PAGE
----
Feb. 12, 1998

For Hicks, A Life of Coaching Investments and Basketball

As a point guard for Virginia in the late 1970s, Tom Hicks acted like a coach on the floor. The lessons he picked up from two seasons with coach Terry Holland's teams apparently rubbed off. During the day, Hicks coaches investments and finances as first vice president for Prudential Securities in Salt Lake City, Utah. Then he goes back to the hardwood coaching three teams -- a freshman boy's team at a local Catholic high school, a second grade team for one of his three daughters, and a kindergarten team for another daughter. So when does he find time to catch his breath? "I don't," Hicks laughed from his office. "We just survive."

Holland initially recruited the Long Island native when he was head coach at Davidson. But Hicks opted to attend Tulane University in New Orleans "which had something of a pipeline from New York in those days," he said.

After two years there, though, Hicks transferred to Virginia where Holland was the head coach.

"It was a better program and I knew the coach," Hicks said. "It was better competition and, just as important, UVa had a very good medical school."

The 6-2 Hicks was a reserve guard behind Bobby Stokes in 1977-78 and Stokes and Jeff Jones in 1978-79. He led the team with 67 assists in 1978 and averaged 2.4 points per game as part of the third Virginia team to win 20 games in a season. A good defensive player, Hicks also shot 76 percent from the line in more limited duty as a senior, when he averaged 2.0 points and 2.8 assists in 16 games. Hicks ended up in Salt Lake City after a brief excursion into pro basketball. He was the last guard cut by the New York Knicks in 1979 and tried out for the Utah Jazz before being sidelined by a broken ankle.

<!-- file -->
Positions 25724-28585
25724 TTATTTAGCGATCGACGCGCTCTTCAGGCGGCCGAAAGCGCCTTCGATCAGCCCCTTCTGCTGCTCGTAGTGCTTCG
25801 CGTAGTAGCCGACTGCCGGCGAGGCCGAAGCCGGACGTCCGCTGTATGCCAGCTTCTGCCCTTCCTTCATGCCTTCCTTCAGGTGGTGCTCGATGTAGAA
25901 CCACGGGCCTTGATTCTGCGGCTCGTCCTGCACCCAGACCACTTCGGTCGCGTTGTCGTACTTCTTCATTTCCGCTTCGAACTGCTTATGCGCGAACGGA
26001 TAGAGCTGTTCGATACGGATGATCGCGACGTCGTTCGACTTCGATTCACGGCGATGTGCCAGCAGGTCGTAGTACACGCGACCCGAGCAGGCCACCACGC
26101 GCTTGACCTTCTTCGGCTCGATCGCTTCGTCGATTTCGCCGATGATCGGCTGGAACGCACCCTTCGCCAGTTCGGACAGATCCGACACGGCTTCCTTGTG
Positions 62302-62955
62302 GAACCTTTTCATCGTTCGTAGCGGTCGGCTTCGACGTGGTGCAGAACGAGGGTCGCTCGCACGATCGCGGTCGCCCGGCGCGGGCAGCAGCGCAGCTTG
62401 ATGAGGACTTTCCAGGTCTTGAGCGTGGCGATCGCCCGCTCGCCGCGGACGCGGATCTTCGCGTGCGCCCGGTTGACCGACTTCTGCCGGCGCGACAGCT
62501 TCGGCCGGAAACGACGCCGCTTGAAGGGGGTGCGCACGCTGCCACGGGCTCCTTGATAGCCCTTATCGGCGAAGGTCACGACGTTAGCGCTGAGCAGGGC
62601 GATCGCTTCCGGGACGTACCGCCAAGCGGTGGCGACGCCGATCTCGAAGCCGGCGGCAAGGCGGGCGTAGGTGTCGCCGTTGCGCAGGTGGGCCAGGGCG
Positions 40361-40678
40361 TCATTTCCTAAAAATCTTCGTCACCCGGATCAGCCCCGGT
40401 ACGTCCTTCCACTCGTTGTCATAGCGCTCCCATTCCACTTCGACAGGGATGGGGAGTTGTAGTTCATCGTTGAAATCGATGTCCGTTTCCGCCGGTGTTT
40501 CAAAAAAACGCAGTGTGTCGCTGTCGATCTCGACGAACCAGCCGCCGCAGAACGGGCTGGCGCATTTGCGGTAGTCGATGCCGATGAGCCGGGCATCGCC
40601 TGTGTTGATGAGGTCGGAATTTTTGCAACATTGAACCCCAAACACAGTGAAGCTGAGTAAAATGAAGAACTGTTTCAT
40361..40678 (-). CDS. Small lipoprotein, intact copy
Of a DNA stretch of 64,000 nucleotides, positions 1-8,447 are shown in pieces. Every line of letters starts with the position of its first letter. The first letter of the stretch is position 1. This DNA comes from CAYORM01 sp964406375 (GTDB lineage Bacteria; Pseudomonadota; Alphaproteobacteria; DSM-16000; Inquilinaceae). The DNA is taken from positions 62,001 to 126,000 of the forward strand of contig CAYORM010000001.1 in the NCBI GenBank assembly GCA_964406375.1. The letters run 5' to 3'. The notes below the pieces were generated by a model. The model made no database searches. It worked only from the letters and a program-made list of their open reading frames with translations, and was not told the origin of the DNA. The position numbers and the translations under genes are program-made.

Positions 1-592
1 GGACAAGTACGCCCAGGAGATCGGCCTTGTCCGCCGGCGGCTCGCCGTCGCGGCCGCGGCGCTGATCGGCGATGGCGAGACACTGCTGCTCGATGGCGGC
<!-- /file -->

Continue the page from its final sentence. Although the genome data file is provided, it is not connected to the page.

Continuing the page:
A pre-med and English student, Hicks ultimately passed on medical school for a career in finance.

"After I was done playing, I just didn't want to go back to medical school," he said. "That was enough for me."

Instead, he has been in the financial services industry for 14 years with Shearson American Express and its spinoffs, and now Prudential Securities. The firm employs about 40 workers in his Salt Lake City office. Hicks said most of his business is geared toward a consultant approach -- selecting money managers, mutual funds, and bond managers for clients -- as opposed to jumping on the hot stock tip of the day.

"Those were the old days when you tracked stocks and stocks only," he said. "That's still the sizzle of the business, but it's become a dinosaur because there are so many other financial options out there."

If financial services have grown more complex, so too has basketball, Hicks said. "You'd be surprised at how far [high school] freshman have come," said Hicks, who rebates his stipend to the school at which he coaches. "I have freshmen who can do things that I could not do as a high school senior. All those people who say players were better in the old days -- there's not a chance," he said.